HANG TIME WEST – There is nothing hidden about Kendrick Perkins. He was a first-round draft pick. He won a championship with the Celtics. His 2011 acquisition was widely viewed as one of the final moves to the Thunder becoming title contenders.
But Perkins plays on the same team with a pair of stars who dominate the spotlight, Kevin Durant and Russell Westbrook, and James Harden is on a path to a similar level. Perkins isn’t even the most acclaimed of the Oklahoma City big men – power forward Serge Ibaka led the league in blocks despite playing just 27.2 minutes a game and finished second to Tyson Chandler of the Knicks for Defensive Player of the Year. There is a certain anonymity to the Thunder’s starting center.
Not to Mike Brown, though. The Lakers coach exited the playoffs with nothing short of raves after Perkins and the Thunder finished off Los Angeles on Monday to advance to the Western Conference against the Spurs, opening Sunday in San Antonio.
“One of the things, in my opinion, that kind of goes unnoticed is they get a toughness, a physicalityness, from having Kendrick Perkins,” Brown said. “You do look at a Westbrook and you do look at Durant and Ibaka’s ability to block shots and Harden coming off the bench. But to me, this is a completely different team if you take Perk out of the equation.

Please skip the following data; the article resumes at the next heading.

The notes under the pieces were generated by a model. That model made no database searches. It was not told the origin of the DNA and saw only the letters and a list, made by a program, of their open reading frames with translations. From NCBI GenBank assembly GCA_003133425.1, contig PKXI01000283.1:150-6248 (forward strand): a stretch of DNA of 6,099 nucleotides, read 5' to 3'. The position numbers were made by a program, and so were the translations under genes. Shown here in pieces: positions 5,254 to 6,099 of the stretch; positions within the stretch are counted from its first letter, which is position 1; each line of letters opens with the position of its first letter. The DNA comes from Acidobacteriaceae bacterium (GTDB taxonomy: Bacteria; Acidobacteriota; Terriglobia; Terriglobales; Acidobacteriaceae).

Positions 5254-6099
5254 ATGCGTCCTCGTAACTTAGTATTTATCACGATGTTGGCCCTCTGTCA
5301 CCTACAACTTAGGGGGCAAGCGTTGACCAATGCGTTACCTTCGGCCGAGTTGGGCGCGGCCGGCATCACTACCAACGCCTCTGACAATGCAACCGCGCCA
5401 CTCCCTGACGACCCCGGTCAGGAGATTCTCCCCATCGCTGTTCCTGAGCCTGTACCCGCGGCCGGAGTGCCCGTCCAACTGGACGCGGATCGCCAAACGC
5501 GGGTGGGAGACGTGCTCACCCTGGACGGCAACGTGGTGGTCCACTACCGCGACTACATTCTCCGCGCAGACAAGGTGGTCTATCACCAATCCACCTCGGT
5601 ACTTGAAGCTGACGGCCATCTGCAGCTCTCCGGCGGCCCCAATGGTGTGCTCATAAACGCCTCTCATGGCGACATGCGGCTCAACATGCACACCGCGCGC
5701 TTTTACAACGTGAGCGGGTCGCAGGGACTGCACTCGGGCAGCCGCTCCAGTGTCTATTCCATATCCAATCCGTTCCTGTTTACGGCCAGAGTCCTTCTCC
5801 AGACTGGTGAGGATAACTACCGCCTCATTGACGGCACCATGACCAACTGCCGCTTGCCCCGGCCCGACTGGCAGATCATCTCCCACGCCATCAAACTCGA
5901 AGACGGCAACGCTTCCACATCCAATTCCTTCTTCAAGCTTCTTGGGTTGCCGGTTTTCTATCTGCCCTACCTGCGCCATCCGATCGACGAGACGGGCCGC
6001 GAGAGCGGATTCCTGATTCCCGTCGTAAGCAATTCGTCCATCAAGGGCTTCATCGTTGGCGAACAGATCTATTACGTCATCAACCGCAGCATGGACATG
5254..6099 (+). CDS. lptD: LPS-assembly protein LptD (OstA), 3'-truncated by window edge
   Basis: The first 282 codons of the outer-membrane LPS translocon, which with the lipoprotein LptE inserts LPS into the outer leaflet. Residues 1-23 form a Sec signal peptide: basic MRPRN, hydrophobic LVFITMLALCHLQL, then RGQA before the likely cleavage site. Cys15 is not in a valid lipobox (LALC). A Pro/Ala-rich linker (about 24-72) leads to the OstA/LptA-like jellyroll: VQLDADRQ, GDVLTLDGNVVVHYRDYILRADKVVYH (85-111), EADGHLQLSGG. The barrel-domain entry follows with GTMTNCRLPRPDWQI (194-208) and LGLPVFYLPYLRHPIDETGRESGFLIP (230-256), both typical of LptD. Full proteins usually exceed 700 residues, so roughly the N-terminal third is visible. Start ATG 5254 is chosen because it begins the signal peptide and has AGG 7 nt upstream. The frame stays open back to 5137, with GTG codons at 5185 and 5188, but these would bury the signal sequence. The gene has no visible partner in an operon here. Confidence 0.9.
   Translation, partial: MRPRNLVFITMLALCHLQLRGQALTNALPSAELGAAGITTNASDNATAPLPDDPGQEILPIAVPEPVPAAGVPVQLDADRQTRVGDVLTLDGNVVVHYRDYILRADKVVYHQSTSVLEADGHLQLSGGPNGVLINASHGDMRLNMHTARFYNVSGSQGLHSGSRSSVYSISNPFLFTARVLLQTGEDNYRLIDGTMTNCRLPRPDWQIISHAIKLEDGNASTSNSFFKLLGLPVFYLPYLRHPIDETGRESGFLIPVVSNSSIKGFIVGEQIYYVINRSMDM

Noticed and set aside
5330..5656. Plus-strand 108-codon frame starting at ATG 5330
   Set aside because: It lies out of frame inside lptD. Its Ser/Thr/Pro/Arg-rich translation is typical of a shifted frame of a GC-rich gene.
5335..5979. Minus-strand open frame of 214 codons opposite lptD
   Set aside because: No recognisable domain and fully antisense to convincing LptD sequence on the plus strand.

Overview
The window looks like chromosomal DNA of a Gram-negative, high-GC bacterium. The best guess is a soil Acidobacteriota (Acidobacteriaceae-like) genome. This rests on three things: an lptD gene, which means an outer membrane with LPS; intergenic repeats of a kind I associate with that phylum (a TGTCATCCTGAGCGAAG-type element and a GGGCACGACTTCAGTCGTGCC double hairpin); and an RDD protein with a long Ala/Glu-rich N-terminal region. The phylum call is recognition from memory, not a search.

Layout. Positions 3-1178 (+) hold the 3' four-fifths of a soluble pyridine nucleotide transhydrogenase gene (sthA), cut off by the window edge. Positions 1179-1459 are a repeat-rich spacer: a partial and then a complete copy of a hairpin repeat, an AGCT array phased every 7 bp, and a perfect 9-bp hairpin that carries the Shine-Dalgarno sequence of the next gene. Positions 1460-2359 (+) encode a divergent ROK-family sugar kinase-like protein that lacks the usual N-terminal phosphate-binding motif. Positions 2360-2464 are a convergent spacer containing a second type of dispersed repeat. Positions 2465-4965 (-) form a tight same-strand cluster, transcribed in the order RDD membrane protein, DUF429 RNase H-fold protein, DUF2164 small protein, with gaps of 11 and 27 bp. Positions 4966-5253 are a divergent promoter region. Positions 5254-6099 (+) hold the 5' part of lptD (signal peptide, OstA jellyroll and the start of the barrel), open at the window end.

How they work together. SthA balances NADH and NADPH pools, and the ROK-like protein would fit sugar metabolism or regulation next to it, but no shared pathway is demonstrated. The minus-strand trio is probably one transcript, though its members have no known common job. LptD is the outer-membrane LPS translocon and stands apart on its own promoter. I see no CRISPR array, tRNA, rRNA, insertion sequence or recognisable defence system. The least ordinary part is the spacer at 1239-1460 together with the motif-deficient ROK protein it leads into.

“He’s almost like the heart and soul, and he does a great job of bringing it for as long as he’s on the floor, especially down the stretch. They feed off of that. That’s what makes them, in my opinion, a playoff team.”
Is Perkins the best post defender in the NBA?
“I would have to think about it,” Brown said. “But if he’s not the best, he’s got to be one of the top three. He’s a big guy and if you look at him, you think that he might be slow, but he’s got great feet. He’s got great toughness, not only physically with his strength but also mentally. One possession, he’ll start behind, he’ll push you out, he’ll go in front, he’ll go back behind when the ball moves, he’ll front again, and then he’ll get back in front just to box you out or he’ll root you out. We call that kind of stuff multiple effort. He gives it on every single flipping possession. It’s stuff that doesn’t show up in the stat sheet, but it’s very effective for this team.”
There was one important development that did show up on the stat sheet. Perkins went from straining a hip muscle and playing eight minutes in the first-round finale against the Mavericks to aggravating the injury and lasting 17 minutes in the opener of the second round to what now finally appears to be the full recovery of 32, 31, 32 and 33 minutes the last four contests. That’s a lot of physicality.